(Unfortunately, this reproduction doesn't do the photo justice.  In the print I've had made you can count well over twenty orbs - many of them way in the distance over the river.)

But the final surprise was still to come, and it came when I returned home.  I'd never thought to check the photo I'd taken on arrival at The Tower.  Only when downloaded onto the computer did I discover that the earlier photo revealed a welcoming committee of orbs gathered to greet us!

Let's enjoy this amazing sight . . . brilliant orbs, spinning in the night sky, outshining the distant lights over The Thames.

We don't need to ask why, or how . . . we do need to be grateful.

So, under what conditions have I found that orbs reveal themselves in a photograph?
It would seem that orbs cannot be summoned to order (you can't bully an orb!), but they do respond to a polite request.  And, whilst they are clearly attracted by music and powerful human emotions, they retain an infinite capacity to surprise.

Perhaps, in our relationship with the infinite wonders and mysteries of creation, we ought to say, "Please . . . " and "Thank you . . . " more often!

Wednesday, December 5, 2012

The yellow brick road

I wonder, have you been watching 'Supersized Earth', Dallas Campbell's documentary series on television?  In the course of three programmes, billed as an exploration of how we've engineered a man-made world, Dallas Campbell has been laying out the changes that have revolutionised our planet over the past forty years . . . the expanding cities . . . high-speed travel . . . agricultural innovation.

Whilst I gazed incredulously at the towering buildings, and at the density and acreage of intensive farming,  it was the programme on contemporary travel that left the strongest impression.

I wonder, have you ever paused to think that, at any given moment, a million of the world's population is airborne?
As you read this, a changing swathe of mankind is eating, drinking, and working on laptops high above us in the skies.
It's quite a thought that the equivalent of a large, bustling city is constantly carrying out an active, productive life out of sight above our heads.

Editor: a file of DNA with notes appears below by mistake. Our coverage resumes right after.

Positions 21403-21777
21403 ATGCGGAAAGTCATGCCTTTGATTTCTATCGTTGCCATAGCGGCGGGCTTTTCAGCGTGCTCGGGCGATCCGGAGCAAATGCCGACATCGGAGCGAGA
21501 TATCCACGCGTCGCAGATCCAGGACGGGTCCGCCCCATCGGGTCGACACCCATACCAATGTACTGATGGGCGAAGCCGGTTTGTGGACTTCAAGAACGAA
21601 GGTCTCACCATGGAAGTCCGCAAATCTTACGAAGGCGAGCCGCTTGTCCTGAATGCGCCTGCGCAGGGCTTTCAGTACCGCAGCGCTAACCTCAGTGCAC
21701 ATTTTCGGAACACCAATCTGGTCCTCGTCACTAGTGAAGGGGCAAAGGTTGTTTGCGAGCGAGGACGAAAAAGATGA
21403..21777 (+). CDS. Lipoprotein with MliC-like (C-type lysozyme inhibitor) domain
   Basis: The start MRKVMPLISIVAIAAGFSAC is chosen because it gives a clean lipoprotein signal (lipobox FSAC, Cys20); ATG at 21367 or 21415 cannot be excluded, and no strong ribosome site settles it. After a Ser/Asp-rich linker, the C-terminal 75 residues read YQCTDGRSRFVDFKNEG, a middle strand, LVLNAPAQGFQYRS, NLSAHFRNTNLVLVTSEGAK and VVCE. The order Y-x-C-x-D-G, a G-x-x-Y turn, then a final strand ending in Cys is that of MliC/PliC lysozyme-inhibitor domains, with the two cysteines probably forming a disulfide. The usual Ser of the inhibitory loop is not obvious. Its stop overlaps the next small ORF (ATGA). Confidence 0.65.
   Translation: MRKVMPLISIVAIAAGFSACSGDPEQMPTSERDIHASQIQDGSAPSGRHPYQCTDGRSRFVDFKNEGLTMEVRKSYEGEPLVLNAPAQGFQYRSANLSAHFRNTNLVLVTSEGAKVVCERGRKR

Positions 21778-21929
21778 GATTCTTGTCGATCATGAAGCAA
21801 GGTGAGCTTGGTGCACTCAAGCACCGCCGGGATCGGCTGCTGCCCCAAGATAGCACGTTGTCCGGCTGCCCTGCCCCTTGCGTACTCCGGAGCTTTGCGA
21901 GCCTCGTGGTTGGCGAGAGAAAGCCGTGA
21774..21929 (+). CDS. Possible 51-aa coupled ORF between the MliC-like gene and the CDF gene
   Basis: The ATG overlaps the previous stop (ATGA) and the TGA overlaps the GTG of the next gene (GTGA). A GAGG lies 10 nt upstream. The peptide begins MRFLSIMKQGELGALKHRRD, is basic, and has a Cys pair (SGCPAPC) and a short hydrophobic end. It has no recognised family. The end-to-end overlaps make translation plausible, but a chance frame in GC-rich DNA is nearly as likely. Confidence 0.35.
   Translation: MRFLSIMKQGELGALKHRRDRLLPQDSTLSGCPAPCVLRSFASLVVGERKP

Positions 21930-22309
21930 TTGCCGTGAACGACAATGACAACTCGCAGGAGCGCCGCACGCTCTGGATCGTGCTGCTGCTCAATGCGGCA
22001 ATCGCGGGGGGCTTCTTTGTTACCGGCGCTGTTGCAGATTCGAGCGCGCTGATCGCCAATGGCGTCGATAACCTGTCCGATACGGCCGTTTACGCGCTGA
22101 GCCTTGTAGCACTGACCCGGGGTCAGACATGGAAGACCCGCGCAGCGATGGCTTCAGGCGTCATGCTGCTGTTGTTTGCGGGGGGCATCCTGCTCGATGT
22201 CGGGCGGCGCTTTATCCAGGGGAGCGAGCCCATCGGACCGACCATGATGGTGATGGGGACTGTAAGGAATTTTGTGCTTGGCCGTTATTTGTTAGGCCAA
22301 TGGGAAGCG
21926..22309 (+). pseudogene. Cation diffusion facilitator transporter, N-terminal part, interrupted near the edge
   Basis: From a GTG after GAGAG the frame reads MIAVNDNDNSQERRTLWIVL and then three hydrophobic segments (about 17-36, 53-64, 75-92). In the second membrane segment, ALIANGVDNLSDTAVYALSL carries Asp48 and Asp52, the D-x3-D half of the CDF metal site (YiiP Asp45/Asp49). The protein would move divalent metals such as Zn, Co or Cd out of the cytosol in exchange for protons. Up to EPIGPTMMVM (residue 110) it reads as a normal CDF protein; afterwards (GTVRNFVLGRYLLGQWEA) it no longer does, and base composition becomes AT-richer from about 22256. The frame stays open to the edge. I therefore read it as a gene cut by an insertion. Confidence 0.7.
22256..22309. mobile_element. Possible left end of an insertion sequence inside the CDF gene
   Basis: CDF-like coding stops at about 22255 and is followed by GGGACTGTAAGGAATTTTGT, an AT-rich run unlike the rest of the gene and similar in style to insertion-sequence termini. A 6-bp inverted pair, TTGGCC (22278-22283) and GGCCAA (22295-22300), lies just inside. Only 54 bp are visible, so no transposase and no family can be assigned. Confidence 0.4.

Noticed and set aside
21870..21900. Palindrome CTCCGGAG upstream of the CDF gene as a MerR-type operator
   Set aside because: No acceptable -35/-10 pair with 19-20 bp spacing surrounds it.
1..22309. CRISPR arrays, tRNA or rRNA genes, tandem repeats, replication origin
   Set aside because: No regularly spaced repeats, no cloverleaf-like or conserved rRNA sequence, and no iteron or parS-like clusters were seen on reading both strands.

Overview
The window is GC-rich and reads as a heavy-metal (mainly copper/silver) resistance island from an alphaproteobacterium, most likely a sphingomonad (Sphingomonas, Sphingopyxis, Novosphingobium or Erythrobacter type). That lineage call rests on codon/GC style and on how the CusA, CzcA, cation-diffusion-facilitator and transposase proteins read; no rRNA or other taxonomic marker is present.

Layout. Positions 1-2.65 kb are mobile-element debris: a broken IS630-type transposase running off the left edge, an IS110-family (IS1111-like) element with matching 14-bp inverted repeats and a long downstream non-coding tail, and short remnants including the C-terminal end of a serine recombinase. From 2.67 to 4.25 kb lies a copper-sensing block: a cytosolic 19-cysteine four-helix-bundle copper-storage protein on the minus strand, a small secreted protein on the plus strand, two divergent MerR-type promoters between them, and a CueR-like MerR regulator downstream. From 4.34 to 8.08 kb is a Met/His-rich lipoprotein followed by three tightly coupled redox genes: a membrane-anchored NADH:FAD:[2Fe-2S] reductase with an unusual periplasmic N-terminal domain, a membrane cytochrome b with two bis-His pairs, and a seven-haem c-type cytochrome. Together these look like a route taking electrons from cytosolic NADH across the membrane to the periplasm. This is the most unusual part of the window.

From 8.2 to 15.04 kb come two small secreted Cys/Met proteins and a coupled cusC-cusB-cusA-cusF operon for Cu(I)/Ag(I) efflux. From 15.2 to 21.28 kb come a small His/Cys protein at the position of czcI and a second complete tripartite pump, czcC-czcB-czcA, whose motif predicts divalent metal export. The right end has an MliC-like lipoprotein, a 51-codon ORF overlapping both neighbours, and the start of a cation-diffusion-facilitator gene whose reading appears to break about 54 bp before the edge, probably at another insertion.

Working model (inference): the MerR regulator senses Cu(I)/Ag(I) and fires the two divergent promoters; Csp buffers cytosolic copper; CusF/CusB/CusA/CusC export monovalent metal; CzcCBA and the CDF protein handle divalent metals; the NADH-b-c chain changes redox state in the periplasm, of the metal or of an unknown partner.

We travel . . . we certainly travel!  In the twenty-first century we acknowledge no boundaries, no limits.  Suspension bridges sway between mountain peaks . . . railways cling to ravines . . . rockets propel us into space.  The world is ours to conquer.

I should be impressed . . . I am.  I'm awestruck.  But I can't help wondering whether we've become obsessed with travel.  Not only do we refuse to recognise limits to our exploration, but we are equally adamant that speed should be the prime factor.  Travel has evolved into a competition . . . a competition to get us to any and every destination faster than ever before.

Long ago, at a time when man's speed of movement was literally limited by horse-power, Puck vowed to put  'a girdle round the earth in forty minutes'.
Is this our aim?  But what if the girdle we've created is turning into a strait-jacket?
The more we tighten the girdle, the more we shrink our planet.  Is it our aim to reduce our magnificent world to  a theme park . . . and then, like over-indulged children, go in search of other planets to conquer?

Is this what travel is all about?  To rush from A to B, trip over each other, and then rush back again?
It may sound a fanciful question, but could all this effortless, high-speed travel distort our concept of life's journey?  Are we tempted to believe that we can tunnel beneath our obstacles, hover above our problems and, given the wherewithal, always opt for first-class service?
You couldn't get away from the reality of a rutted road in a stage-coach.

When I think of representations of life's journey, do you know what comes to mind?  It's a favourite film of my childhood.
Do you remember 'The Wizard of Oz'?  Do you remember Dorothy, Toto, and her trio of companions stepping out bravely along the winding, yellow brick road?

For all its fantasy, surely this is a far more down-to-earth analogy of our progress through life than a trip to Paris by Eurostar?  It's a journey of individual steps.

Secure in the support of her ruby red slippers, Dorothy follows the twists and turns of the yellow brick road.  In fact, such is its winding nature that the final destination is far from certain . . . unlike our prime requirement for contemporary travel.

Of particular importance is the fact that the road is made of bricks, not tarmac.  It is full of features and incidents, progress is made one brick at a time.

Is your life more like a brick road than a seat in a supersonic jet?  Mine certainly is!  And have  you noticed that no two bricks are identical . . . the road can be well laid and smooth, or, alternatively, it can be poorly constructed and bumpy.  But when we are making our way along a brick road, as distinct from cocooned in an aircraft, our feet are in contact with reality, each step is different, our speed is our own.

As an additional bonus, we even have time to notice and appreciate any wild flowers that might find a foothold in the cracks between the bricks.

So . . . could it be time to abandon high-speed travel in favour of the civilities and courtesies of the yellow brick road?  Time, perhaps, to step aside every now and then, smile at our fellow travellers and even say, "After you . . . "?

As Dorothy discovered, you don't need modern technology to transport you over the rainbow!

As for those ruby red slippers . . . you know when you're wearing them . . . I know when I'm wearing them . . . and surely nothing else matters?